Mexico is a country filled with people who love a party. Celebrating the New Year gives Mexico’s residents a good reason to celebrate in a big way.
Just as in the U.S., most celebrations take place the evening before, on New Year’s Eve.
Families decorate their homes in festive colors, with each color representing what the family hopes for in the coming year. Yellow connotes better employment conditions, and green is a sign the family wants to have a better financial situation. Red means family members want an overall improvement in their lives. White means improved health.
What do grapes have to do with celebrating the New Year in Mexico? Keep reading.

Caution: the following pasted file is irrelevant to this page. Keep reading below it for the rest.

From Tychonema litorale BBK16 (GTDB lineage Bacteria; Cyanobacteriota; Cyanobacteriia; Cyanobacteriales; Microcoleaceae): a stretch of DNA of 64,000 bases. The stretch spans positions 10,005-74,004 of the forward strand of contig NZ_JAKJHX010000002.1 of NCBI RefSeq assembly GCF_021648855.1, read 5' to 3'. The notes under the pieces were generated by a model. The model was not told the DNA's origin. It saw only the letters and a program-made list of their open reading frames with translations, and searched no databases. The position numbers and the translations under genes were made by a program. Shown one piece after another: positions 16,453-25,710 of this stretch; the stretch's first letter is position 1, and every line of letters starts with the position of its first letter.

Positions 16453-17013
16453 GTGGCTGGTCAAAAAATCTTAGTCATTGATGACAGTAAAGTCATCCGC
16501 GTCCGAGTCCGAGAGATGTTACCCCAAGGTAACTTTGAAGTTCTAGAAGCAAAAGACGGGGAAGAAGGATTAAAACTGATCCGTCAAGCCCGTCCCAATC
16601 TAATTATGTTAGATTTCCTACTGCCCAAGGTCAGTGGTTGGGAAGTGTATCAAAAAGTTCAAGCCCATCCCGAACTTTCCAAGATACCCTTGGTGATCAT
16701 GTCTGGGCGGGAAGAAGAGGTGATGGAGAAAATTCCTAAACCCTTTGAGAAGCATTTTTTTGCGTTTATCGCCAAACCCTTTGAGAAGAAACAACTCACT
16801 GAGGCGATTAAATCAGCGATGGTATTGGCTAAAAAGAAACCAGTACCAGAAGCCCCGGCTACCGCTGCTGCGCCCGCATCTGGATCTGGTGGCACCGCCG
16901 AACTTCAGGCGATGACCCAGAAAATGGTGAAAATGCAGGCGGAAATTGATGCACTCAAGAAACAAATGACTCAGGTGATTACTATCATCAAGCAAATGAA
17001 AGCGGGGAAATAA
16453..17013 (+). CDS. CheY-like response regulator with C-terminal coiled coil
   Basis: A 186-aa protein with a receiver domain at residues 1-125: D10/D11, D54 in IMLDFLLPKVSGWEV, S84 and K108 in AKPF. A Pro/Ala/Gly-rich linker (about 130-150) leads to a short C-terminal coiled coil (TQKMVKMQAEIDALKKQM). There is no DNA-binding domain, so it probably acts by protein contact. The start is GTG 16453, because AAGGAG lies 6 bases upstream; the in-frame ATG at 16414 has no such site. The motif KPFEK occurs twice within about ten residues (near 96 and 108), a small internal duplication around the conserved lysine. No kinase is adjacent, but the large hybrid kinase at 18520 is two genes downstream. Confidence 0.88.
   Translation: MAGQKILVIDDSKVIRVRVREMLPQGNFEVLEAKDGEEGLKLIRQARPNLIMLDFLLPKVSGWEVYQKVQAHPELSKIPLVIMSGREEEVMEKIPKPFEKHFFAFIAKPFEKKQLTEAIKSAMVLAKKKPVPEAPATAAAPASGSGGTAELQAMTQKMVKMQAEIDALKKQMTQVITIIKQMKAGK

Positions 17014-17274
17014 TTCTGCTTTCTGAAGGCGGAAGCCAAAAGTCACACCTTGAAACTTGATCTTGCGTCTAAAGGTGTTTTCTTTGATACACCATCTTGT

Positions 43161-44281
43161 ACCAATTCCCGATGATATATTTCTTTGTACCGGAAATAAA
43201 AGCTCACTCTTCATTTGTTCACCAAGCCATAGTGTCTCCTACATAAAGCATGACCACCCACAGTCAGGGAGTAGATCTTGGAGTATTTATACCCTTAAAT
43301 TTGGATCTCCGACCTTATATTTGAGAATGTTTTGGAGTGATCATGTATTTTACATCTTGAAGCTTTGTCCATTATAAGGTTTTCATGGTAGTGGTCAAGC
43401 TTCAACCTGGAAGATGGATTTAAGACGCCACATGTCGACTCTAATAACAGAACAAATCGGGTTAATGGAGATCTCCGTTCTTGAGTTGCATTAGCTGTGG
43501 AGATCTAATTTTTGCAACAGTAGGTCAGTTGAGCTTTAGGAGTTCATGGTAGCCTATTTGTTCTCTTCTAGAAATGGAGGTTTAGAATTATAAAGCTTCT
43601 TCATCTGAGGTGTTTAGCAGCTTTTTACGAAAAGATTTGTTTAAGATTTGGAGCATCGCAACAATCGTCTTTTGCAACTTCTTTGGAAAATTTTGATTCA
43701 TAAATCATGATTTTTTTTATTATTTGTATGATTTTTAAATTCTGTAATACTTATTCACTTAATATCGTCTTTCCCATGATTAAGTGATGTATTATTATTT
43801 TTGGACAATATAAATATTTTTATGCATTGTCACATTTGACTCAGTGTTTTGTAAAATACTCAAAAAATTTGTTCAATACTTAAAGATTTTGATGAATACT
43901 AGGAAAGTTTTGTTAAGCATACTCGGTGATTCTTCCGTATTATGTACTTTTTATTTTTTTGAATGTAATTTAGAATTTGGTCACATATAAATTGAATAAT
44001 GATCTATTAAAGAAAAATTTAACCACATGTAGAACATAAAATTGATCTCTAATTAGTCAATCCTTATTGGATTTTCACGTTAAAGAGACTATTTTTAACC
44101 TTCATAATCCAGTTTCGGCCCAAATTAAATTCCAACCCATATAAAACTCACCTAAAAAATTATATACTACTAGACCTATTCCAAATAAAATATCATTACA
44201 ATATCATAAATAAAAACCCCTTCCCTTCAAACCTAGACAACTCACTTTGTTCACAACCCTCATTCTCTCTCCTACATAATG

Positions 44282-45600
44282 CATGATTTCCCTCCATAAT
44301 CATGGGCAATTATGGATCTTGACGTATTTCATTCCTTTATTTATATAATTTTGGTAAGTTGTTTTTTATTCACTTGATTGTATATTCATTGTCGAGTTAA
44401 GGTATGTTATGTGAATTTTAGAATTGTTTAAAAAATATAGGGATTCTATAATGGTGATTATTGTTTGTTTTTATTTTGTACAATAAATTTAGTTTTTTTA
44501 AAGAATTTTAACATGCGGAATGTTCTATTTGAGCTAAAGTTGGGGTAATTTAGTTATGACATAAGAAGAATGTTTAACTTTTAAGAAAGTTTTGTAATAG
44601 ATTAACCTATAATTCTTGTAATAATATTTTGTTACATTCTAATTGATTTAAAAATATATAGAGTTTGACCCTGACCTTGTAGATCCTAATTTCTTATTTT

The family serves Mexican sweet bread that was baked earlier with a charm or coin hidden in the dough. The guest who receives a slice of the bread with the coin/charm is supposed to have good luck throughout the coming year.
A popular activity is to write a list of all of the unhappy or bad things that happened in the previous 12 months and, at midnight, throw the list into a fire. This symbolizes removing negative energy from one’s life as the New Year arrives.
Mexicans celebrate the New Year with a late dinner with friends and family. A traditional New Year’s Eve meal is pork loin or turkey. Once done eating, many families head outside to attend parties.
In the U.S., we count down the seconds right before midnight. In Mexico, people eat one grape at each of the last 12 seconds as the clock moves toward midnight, making a wish as they eat each one.
All Mattito’s locations close at 9 p.m. on New Year’s Eve and we’ll be closed all of New Year’s Day. If you’d like to celebrate early, stop by the Mattito’s closest to you and enjoy some great Tex Mex dishes to ring in the New Year!
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